Sunday, 10 September 2017

10th September

I’ll start with this magnificent beast, a Convolvulus Hawkmoth. Unfortunately not in the parish but close by in Scruton found in a friend’s garden…


It has still been fairly quiet on the bird front. A very late Swift was still over the Magic Garden on Friday (8th)...  


...and three Green Sandpipers were on the river. A Jay was in the Magic Garden yesterday, the first I’ve seen in the village since April.  I wonder where they go in summer? Today over 100 hirundines were feeding over Warlaby Lane, most were Swallows, flying almost at head height, along with a few Sand Martins. Above this were 20 odd House Martins.
In terms of migration Blackcaps seemed to be ‘tacking’ from nearly every bush yesterday but didn’t see, or hear, a single one today. Instead there seemed to have been a strong arrival of Goldcrests overnight. Buzzards were also on the move with up to ten seen over the village yesterday, including a tight ‘kettle’ of seven birds. This one attracted the attention of the local corvids...


They followed it up until they were all almost invisible to the naked eye.

John, my resident moth expert, did a search for leaf mines in the Magic Garden yesterday and added a remarkable 13 species of moth to the parish list. This included  Phyllonorycter esperella, the first record for North-West Yorkshire (Vice-county 65).

He also came across a number of galls including this striking Oak Artichoke Gall, caused by a tiny wasp Andricus foecundatrix...


Monday, 28 August 2017

27th August

A few signs of birds on the move this weekend – warblers passing through our garden…


And the first Meadow Pipits re-appearing in the parish…


In the Magic Garden there were at least half a dozen Blackcaps today with none seen yesterday…


A feature of recent days has been an evening movement of Curlews over the village with 60 odd birds moving north-east (to Teesside to roost?) . We found the flock today in the sheep pasture on Langlands…


Nearby there was a flock of 120 Lapwing and around 2000 Starlings feeding in a freshly turned field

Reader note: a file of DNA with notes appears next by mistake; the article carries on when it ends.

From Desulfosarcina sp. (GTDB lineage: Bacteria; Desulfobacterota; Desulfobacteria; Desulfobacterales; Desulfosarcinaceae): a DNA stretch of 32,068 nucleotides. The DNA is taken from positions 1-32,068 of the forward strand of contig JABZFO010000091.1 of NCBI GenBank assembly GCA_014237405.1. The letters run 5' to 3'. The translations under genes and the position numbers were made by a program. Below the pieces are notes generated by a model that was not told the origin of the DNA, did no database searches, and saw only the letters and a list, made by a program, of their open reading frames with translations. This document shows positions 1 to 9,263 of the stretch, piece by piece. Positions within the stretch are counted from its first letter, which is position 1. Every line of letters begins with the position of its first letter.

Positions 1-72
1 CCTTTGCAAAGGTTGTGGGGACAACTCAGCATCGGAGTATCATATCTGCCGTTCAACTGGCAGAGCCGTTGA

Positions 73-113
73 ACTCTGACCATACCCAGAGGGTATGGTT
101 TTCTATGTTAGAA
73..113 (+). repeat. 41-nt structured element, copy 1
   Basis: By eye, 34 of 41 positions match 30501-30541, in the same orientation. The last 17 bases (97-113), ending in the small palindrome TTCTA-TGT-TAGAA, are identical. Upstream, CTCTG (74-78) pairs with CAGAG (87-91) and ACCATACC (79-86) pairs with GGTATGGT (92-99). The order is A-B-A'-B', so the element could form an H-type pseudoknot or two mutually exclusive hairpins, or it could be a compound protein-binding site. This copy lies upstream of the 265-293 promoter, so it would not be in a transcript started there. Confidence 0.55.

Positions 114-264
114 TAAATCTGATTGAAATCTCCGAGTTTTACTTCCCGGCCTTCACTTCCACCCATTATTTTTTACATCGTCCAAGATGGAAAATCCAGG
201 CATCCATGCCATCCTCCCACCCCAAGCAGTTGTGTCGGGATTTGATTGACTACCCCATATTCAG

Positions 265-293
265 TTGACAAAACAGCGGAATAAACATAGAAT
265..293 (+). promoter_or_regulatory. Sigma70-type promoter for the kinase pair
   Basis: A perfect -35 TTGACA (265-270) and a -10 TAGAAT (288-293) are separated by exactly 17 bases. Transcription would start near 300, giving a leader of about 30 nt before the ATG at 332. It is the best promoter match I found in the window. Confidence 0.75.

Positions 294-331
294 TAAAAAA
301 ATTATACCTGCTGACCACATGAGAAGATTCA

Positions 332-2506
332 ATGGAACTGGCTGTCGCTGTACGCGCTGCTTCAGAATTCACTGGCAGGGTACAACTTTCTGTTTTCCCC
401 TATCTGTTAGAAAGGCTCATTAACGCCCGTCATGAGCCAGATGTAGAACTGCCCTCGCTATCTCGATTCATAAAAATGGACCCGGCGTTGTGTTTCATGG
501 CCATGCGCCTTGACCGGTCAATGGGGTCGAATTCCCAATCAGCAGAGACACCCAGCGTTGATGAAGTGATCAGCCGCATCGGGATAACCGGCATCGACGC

Along the river yesterday there was a single Green Sandpiper…


A Little Egret…


And at least four Kingfishers…

(One day I will get a good shot of this species!)

Other sightings in recent days have included a Hobby over the village, four Swifts still present and evening gatherings of hirundines above the Magic Garden including over 50 Sand Martins.

I’ll finish with this striking fungi photographed on Langlands Farm…



...according to Mal, the very knowledgeable mid-Yorkshire fungi recorder, this is Ganoderma resinaceum or the Laquered Bracket. Looking this up it seems to be a very rare species this far north. 

Sunday, 20 August 2017

20th August

Bird-wise it’s been very quiet. A Kingfisher has taken up its usual late summer residence on the Magic Garden lake. A Swift was over the village yesterday (along with three Buzzards) and around 50 Swallows were feeding low over the village green.

On the insect front the pick of the sightings was this Small Copper butterfly in the Magic Garden. This is the first I’ve seen in the village for many years…


Also there today, along with the usual whites, were half a dozen Speckled Woods…


Red Admiral, Peacock and two Walls.

The first Migrant Hawkers were seen last week. Both female…


and male...


But this Common Darter was the only other dragonfly seen today…



Sunday, 13 August 2017

Shetland

We’ve just come back from a fortnight in Shetland, almost thirty years since our first visit (our honeymoon!). We were blessed with amazing weather…


It even got mentioned on Radio 4 that we had more sunshine than Cornwall!